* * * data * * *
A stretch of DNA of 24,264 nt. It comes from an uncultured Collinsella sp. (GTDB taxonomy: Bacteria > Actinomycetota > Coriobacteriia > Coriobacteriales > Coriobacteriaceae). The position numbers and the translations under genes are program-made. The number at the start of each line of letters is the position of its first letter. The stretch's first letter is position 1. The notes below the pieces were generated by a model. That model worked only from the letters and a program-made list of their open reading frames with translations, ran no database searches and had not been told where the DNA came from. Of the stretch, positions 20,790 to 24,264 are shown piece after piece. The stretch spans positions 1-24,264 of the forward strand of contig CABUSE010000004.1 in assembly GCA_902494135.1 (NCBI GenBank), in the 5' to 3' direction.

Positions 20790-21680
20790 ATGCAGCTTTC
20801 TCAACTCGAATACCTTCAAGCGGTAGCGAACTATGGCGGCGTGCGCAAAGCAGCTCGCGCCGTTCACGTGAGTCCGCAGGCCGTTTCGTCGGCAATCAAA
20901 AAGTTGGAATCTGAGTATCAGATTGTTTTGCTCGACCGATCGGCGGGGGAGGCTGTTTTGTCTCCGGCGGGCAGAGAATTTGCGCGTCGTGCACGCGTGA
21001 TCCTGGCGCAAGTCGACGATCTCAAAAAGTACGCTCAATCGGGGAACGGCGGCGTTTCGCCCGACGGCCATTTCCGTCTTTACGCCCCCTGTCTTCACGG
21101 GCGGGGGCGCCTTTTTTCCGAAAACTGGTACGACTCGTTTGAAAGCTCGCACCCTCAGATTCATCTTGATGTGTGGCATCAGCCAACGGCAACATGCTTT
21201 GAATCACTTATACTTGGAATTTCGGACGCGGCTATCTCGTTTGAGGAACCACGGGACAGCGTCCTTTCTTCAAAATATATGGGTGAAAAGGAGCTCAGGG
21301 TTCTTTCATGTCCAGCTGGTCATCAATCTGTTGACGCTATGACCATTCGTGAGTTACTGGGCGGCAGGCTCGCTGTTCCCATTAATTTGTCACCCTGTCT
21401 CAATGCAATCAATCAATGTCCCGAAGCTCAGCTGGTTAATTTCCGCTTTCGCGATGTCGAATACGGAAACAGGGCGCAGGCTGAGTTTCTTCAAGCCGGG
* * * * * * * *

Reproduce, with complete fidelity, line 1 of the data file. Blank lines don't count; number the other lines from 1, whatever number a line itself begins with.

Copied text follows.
A stretch of DNA of 24,264 nt. It comes from an uncultured Collinsella sp. (GTDB taxonomy: Bacteria > Actinomycetota > Coriobacteriia > Coriobacteriales > Coriobacteriaceae). The position numbers and the translations under genes are program-made. The number at the start of each line of letters is the position of its first letter. The stretch's first letter is position 1. The notes below the pieces were generated by a model. That model worked only from the letters and a program-made list of their open reading frames with translations, ran no database searches and had not been told where the DNA came from. Of the stretch, positions 20,790 to 24,264 are shown piece after piece. The stretch spans positions 1-24,264 of the forward strand of contig CABUSE010000004.1 in assembly GCA_902494135.1 (NCBI GenBank), in the 5' to 3' direction.